Combining a queenless hive with a cross-combed hive
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  1. #1
    Join Date
    Dec 2017
    Location
    Inver Grove Heights, MN, USA
    Posts
    33

    Default Combining a queenless hive with a cross-combed hive

    Hello.
    I have two (top bar) hives. One is strong but cross-combed, and I tried to requeen the other two weeks ago, but it ended up queenless. (I checked on it today: there is no brood except for a few (literally) emerging drones, and no larvae, but a good-sized honey strip on many of the bars.)
    I want to combine the two hives, so that the queenright hive gets a lot of good, straight comb. I might try a split next year.
    Would it work to just put a bar from the queenless hive into the other, maybe every few days or once a day?
    Any advice would be appreciated.

    Thanks,
    Karol

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  3. #2
    Join Date
    Jun 2016
    Location
    Geauga, Ohio
    Posts
    400

    Default Re: Combining a queenless hive with a cross-combed hive

    First you need to know why you could not requeen. Is there a virgin queen in there who will start laying soon? Are there the beginnings of drone laying workers? Cool trick to see if your hive has a queen - new comb that is built if they have a queen (even if she isn't laying yet) will be worker-sized cells, not the larger honey- or drone-sized cells. It is really hard to tell if your hive swarmed-queen cells are tucked between combs and hard to find, and can be torn down quickly once her majesty has become victorious. And while half the bees leave, a strong hive with several bars of capped brood will soon replace those numbers and will look just about as populous as they were.

    You really don't want to accidentally transfer another queen over.

    Second you need to tackle some of the cross comb.
    1. Get a long thin knife that is dedicated to top bar use. and a shorter one.
    2. Get your smoker going on.
    3. At the 1st cross combed zone, first cut the side attachments for 2 combs. Use the smoker to clear out bees.
    4. Then, use the long thin knife to cut slowly across, one side to the other, between the 2nd and 3rd bar - so keep the first 2 cross combed as a unit. Don't try to cut out a single bar. notice I said "across" - push the knife down next to a side wall, then with very small sawing strokes pull it across to the other side. Don't stick it down from the top repeatedly.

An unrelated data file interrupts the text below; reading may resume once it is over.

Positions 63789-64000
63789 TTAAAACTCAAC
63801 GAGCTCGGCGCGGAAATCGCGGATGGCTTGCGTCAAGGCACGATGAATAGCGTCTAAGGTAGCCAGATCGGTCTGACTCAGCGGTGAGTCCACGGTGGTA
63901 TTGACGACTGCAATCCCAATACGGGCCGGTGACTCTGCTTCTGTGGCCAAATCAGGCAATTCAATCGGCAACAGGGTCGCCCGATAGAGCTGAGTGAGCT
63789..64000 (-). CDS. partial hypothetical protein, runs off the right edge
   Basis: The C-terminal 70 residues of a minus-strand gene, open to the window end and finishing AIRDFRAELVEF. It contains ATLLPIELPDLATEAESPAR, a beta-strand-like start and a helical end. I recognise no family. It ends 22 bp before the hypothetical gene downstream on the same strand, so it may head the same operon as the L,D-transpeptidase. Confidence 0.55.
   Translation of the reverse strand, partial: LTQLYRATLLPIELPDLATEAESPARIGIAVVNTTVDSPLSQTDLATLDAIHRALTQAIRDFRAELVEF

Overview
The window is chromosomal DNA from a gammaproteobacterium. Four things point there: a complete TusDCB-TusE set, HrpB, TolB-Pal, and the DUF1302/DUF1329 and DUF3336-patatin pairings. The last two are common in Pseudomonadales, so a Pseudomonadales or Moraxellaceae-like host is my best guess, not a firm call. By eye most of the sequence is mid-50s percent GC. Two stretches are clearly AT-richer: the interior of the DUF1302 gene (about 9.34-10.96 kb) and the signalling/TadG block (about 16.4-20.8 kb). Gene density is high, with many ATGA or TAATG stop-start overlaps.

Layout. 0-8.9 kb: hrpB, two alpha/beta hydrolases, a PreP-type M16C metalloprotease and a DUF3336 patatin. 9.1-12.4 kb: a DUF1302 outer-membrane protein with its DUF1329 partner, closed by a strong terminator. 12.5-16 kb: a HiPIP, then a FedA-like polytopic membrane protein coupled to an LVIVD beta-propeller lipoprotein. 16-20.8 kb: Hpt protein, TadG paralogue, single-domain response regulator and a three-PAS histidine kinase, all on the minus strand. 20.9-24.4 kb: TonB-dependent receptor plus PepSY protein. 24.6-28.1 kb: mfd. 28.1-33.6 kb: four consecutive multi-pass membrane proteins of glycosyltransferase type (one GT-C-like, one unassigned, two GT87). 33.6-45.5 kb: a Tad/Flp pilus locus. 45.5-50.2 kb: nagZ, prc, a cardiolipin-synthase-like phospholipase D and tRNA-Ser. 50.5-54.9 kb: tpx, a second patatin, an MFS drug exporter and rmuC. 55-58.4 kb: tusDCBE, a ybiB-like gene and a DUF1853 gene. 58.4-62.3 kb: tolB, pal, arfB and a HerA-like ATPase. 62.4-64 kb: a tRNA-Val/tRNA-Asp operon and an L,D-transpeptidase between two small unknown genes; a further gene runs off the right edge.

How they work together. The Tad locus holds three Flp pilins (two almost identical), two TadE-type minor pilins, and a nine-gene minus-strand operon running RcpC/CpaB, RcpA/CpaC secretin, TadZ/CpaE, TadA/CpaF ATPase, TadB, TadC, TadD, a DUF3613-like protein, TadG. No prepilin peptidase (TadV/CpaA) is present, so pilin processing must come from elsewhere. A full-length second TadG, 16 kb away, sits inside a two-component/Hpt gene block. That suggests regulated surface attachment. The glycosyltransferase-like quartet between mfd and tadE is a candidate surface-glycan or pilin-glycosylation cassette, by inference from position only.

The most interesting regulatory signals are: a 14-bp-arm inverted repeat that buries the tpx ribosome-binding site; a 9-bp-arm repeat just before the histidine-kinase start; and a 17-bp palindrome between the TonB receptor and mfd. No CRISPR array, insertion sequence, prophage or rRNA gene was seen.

5. I would do one pair every 5-7 days, and stop once you get into the brood nest pair - more on that later. Harvest any honey comb, even if uncapped, bee brush or large feather is your friend here. They can make more quickly if you feed continuously. If uncapped, just store in small jars, and only have 1 on the counter for consumption at a time, the rest in the fridge or freezer. I wouldn't give largely uncapped away, unless the recipient can handle using it quickly or keeping in fridge.

    It will spill a lot of honey, which is actually dangerous for bees, but you need to be able to at least manipulate pairs of bars. If you use a lot of smoke - you want to hear the bees "roar" from a lot of smoke - they will clear out somewhat, and the queen will definitely clear out. So it will help minimize the danger of killing lots of bees or the queen.

    Just remember they can draw out one bar every 5 days or so and time your inspections accordingly.

    Third, combining. Do not combine unless you have added eggs/larvae from the queenright hive - even just a broken comb section - and YES SEEN queen cells drawn out. The bees will move eggs so if adding broken comb from queenright, strap it to a bar, and be sure to check adjoining bars. You can make a saddle for broken comb with painters' tape wrapped in half, or yarn. Better with 2 people. ;/ Most importantly... If you just add comb to the rear of the queenright hive, there is a big problem - you will likely be adding brood comb behind honey comb. This is suboptimal for queen laying - she may not use the worker brood comb if it is behind a honey barrier. You need to have worker brood comb by worker brood comb, drone comb behind that (further from entrance) and honey comb (larger cells) behind the drone comb (if there is any). So adding comb willy-nilly is not a good plan. Hence the need to get into some of the wonky comb in the queenright hive - you need to place straight worker brood comb in with the rest of the brood nest, ideally next to eggs and larvae.

    good luck... you can do it...

  4. #3
    Join Date
    Apr 2018
    Location
    Yakima Co, WA, USA
    Posts
    129

    Default Re: Combining a queenless hive with a cross-combed hive

    How did things end up going?
    Meghan

  5. #4
    Join Date
    Dec 2017
    Location
    Inver Grove Heights, MN, USA
    Posts
    33

    Default Re: Combining a queenless hive with a cross-combed hive

    Ok, I guess.
    I was really confused at first, because they started building drone comb and then changed it to worker, but I've seen their queen (very fat and yellow, not the one I installed). I'm going to feed them.

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